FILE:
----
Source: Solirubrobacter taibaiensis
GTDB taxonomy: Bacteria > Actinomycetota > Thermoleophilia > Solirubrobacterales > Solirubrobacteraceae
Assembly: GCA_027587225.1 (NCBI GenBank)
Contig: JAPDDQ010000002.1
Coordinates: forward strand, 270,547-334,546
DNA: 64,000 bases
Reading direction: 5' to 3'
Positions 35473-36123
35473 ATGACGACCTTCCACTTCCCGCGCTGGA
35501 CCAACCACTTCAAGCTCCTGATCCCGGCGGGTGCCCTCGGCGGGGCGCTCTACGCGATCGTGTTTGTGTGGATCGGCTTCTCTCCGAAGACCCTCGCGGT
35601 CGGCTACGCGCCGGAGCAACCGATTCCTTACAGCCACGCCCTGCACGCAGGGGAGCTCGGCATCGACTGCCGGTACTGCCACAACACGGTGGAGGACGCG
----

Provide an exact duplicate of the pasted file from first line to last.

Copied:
Source: Solirubrobacter taibaiensis
GTDB taxonomy: Bacteria > Actinomycetota > Thermoleophilia > Solirubrobacterales > Solirubrobacteraceae
Assembly: GCA_027587225.1 (NCBI GenBank)
Contig: JAPDDQ010000002.1
Coordinates: forward strand, 270,547-334,546
DNA: 64,000 bases
Reading direction: 5' to 3'
Positions 35473-36123
35473 ATGACGACCTTCCACTTCCCGCGCTGGA
35501 CCAACCACTTCAAGCTCCTGATCCCGGCGGGTGCCCTCGGCGGGGCGCTCTACGCGATCGTGTTTGTGTGGATCGGCTTCTCTCCGAAGACCCTCGCGGT
35601 CGGCTACGCGCCGGAGCAACCGATTCCTTACAGCCACGCCCTGCACGCAGGGGAGCTCGGCATCGACTGCCGGTACTGCCACAACACGGTGGAGGACGCG